A. At a minimum, SMD requires that the scientific data underlying publications be archived and shared openly to allow for the validation and reproducibility of scientific results. The additional requirement for sharing other scientifically useful data at the end of the award period of performance supports the accessibility of SMD-funded research and enables future research activities to accelerate the pace of scientific progress. SMD recognizes that the definition of what data are ‘scientifically useful’ varies across disciplines and gives SMD divisions the responsibility to provide further guidance to their communities. SMD-funded researchers are also responsible for describing the scientifically useful data that will be generated by their research and plans for archiving and sharing these data in their OSDMPs.  

Q. What are the requirements for sharing model and simulation data? 

A. SPD-41a requires model and simulation data needed to validate scientific conclusions to be shared at the time of publication of a peer-reviewed manuscript that describes the scientific results. Proposers to ROSES must describe what types of data will be shared and how they will be shared as part of the OSDMP. 

Further guidance on what types of model and simulation data should be shared and how these data should be shared is forthcoming and will be developed based on community input. SMD divisions may provide specific guidance on sharing model and simulation data that is relevant to specific disciplines.  

Q. Validating the scientific conclusions in a publication can require a very large volume of simulation data, which require substantial storage space and are often archived in locations that are not publicly accessible, such as High-End Computing Systems. Will NASA fund the purchase of storage and provision access to these simulation data? 

A. Proposers should include plans for sharing scientifically useful model and simulation data as part of the OSDMP. SMD is currently working toward solutions to make the outputs of high-end computing and cloud computing more accessible as part of the Core Data and Computing Services Program. For ROSES-2023, proposers do not need to include the cost of storing the scientifically useful data beyond the period of performance of the award.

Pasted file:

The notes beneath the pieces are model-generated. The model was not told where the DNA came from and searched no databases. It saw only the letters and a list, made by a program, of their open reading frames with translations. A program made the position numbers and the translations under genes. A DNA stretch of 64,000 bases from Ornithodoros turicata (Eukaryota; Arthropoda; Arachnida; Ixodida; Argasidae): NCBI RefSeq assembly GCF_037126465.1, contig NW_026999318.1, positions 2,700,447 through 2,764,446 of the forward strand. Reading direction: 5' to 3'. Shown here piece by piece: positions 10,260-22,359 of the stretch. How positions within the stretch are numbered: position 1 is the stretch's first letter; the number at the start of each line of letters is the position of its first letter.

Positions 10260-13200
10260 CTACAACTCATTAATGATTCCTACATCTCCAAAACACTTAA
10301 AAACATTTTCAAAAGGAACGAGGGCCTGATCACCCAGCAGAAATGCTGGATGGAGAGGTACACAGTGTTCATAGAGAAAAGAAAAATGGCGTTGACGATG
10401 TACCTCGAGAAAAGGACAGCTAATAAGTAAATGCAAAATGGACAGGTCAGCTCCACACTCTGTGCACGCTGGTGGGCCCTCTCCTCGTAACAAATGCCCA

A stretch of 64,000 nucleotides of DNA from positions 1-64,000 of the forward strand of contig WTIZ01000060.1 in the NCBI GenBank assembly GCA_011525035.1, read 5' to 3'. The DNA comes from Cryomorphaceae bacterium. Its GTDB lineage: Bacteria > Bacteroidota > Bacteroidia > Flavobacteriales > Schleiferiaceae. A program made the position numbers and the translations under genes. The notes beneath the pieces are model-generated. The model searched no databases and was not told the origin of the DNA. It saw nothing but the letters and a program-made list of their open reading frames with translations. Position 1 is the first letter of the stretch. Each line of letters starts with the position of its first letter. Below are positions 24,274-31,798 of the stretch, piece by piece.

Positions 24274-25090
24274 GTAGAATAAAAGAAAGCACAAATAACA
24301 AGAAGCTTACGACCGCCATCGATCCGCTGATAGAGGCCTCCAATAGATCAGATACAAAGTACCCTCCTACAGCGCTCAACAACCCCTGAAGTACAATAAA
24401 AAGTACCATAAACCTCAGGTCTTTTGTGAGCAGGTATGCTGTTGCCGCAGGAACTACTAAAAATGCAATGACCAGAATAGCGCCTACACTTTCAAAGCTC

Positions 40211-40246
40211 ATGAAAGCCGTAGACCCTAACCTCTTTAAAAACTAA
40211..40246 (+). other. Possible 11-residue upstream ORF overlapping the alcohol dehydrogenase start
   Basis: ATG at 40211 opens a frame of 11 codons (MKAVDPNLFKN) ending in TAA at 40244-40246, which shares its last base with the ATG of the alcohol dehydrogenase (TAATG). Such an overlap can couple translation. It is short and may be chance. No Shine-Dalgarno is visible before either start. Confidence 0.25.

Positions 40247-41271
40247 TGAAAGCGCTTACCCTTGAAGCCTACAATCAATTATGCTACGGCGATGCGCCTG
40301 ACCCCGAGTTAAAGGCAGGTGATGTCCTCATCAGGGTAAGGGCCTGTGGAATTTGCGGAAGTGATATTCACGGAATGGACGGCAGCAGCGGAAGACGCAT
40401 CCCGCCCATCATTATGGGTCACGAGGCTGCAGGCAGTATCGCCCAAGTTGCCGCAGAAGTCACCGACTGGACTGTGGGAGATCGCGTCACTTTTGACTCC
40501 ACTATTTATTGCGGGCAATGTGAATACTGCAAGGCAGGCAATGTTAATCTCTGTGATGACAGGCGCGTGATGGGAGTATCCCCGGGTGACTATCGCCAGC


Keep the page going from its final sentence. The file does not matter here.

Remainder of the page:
Q. Are datasets used to train AI/ML models within scope of SPD-41a? 

A. Data used for training AI/ML models (or training datasets) used in SMD-funded scientific activities are within scope of the policy and fall under the same requirements for data archiving and sharing as other scientific data. Training data that would be necessary to validate the results of a scientific finding that is based on an AI/ML model are important to research reproducibility and must be shared at the time of publication of an associated manuscript or at the end of the period of performance of a research award. However, training datasets that are based on commercial datasets that prohibit public sharing and evaluation sets of training datasets required for independent objective validation of new models may be exempted from the policy. 

Considerations and best practices for sharing training data will be developed and added to the SMD Open-Source Science Guidance. In the meantime, please consult your Program Officer or SMD division representative for further guidance on sharing training data.  

Q. What does this policy mean for existing missions that have a period of exclusive use for targeted observations?   

A. SPD-41a applies to new missions; exclusive use periods on existing missions (e.g., Hubble, Chandra, JWST) will be discussed on a case-by-case basis. SPD-41a does not take precedence over existing international agreements for missions like the James Webb Space Telescope that set a period of exclusive use for targeted observations, and any changes to those agreements will take place in consultation with SMD’s partners. While SMD’s policy is that mission data will have no period of exclusive access, there may be a period, not longer than six months, to allow for calibration and validation of the data. This provides researchers time to validate the scientific quality of their targeted observations and experiments. SPD-41a also includes a process for policy variances when a longer period of time for calibration and validation is warranted for data from missions for exceptional reasons.